Revisiting the calculations for pre-2006 pension benefits

  • List the conditions that must be satisfied for a protected lump sum to be paid.
  • Describe how the protected lump sum itself is calculated.
  • Identify the exceptions to the normal calculations.
Revisiting the calculations for pre-2006 pension benefits

It has been more than 13 years since the current pensions regime was ushered in on April 6 2006, a date known henceforth as “A-Day”.

Thirteen years might seem like a long time in everyday terms, but in pensions terms it’s no time at all – a pension being a vehicle that is with you several decades through your whole working life and into retirement.

Therefore, for some members, the pre-2006 rules are still very much relevant. In particular, there are still tens of thousands of members out there who are entitled to protected tax-free cash lump sums from before 2006.

These cases might not crop up very often, but the calculations are complicated, so it is worth revisiting them, particularly in light of post-2006 developments.

There are also a few quirks and exceptions that might not be obvious but could be costly if overlooked.

Protected tax-free lump sums

From A-Day, the maximum pension commencement lump sum (PCLS) available from a defined contribution (DC) scheme is usually calculated as 25 per cent of the funds being used to provide benefits.

This is subject to an upper ceiling of 25 per cent of the member’s available lifetime allowance.

Before A-Day, however, some occupational pension schemes and deferred annuity contracts permitted tax-free lump sums that amounted to more than 25 per cent of the fund.

In order that members were not prejudiced by the new A-Day rules, the government allowed them to keep their entitlement to the higher lump sums after A-Day.


In order for a member to still benefit from their lump sum protection, a series of conditions must be satisfied. If any of these points is not satisfied, the PCLS calculation reverts to the standard basis.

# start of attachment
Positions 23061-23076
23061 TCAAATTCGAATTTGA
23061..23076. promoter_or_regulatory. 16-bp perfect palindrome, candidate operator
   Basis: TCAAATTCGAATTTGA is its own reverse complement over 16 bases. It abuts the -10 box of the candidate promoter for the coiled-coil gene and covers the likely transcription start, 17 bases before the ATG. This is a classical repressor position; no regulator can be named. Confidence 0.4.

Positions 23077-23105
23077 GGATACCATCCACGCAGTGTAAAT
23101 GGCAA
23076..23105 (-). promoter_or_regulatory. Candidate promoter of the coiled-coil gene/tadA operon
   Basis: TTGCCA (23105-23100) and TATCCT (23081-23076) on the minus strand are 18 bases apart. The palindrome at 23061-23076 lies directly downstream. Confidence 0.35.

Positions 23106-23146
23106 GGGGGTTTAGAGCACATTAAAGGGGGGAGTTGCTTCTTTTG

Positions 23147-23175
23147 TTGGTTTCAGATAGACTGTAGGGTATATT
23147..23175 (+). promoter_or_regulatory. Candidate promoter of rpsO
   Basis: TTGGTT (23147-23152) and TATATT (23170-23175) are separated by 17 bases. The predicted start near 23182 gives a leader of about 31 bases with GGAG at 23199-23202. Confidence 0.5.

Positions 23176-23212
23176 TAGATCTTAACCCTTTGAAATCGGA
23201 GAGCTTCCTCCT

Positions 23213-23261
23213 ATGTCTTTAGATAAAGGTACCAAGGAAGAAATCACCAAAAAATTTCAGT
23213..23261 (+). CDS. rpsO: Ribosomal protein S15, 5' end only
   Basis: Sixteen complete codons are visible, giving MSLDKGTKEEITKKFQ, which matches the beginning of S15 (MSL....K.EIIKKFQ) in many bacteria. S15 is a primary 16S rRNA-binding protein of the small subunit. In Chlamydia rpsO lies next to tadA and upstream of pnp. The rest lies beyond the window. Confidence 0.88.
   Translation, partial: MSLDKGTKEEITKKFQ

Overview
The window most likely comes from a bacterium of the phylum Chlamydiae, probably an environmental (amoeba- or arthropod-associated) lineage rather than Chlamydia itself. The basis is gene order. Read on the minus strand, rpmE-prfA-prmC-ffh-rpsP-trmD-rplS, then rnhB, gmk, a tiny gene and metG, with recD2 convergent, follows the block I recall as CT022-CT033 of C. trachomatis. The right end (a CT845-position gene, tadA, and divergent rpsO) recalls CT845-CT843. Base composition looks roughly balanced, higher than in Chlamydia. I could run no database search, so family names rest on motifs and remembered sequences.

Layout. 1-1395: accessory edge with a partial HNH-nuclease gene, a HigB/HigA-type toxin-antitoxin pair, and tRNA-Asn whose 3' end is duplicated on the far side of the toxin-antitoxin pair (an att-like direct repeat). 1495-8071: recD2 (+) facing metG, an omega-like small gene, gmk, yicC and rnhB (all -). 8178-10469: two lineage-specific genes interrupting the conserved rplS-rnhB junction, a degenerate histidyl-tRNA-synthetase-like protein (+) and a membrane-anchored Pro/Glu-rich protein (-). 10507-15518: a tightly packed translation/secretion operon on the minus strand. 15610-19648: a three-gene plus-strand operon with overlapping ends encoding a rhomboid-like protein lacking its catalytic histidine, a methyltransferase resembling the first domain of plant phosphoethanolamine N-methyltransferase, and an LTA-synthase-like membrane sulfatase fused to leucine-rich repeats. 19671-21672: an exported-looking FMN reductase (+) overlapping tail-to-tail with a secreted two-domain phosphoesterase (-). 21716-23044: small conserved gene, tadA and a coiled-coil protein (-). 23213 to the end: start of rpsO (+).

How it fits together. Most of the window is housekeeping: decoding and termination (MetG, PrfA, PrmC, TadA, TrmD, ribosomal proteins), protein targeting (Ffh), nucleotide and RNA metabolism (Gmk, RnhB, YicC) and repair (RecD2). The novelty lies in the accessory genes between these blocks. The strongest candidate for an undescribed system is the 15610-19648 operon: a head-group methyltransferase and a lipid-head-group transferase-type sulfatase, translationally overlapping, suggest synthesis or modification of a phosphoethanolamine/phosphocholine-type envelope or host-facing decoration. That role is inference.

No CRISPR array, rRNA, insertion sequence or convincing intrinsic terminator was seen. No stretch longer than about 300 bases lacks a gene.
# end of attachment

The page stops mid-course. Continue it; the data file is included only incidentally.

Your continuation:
Firstly, in order to be eligible to a lump sum of more than 25 per cent, the following three points must apply:

  1. The individual was a member of a pension at April 5 2006.
  2. Their lump sum rights in that pension were more than 25 per cent of the uncrystallised funds.
  3. The individual did not apply for a protected lump sum as part of enhanced protection or primary protection.

Secondly, when it comes to actually receiving the lump sum, the following two conditions also apply:

  1. The member must become entitled to all their pension and lump sum rights on the same day. In other words, they have to take benefits from their whole fund.
  2. The benefits are paid from the scheme they originated in or from a scheme they were transferred to as part of a ‘block transfer’.

Within the second of these points, there are again several requirements relating to block transfers, which are worth covering in detail.

Block transfer requirements

Firstly, there must be two or more members transferring from the same transferring scheme to the same receiving scheme.

It is not essential that all transferring members have a protected lump sum, which is useful to note, and it is not unheard of for members to encourage friends or spouses to join the transferring scheme with a nominal contribution in order that they have a buddy to transfer with.

Secondly, each member must transfer all of their pension rights – in other words, a full transfer rather than a partial transfer – and the transfers must take place at the same time.

HM Revenue & Customs appreciates there may often be administrative and legal constraints, particularly with transfers in-specie, that mean all funds do not need to arrive on the same day.

Thirdly, the member transferring with a protected lump sum cannot have been a member of the receiving scheme for more than 12 months prior to the transfer. In our experience, this is the requirement that is most often overlooked.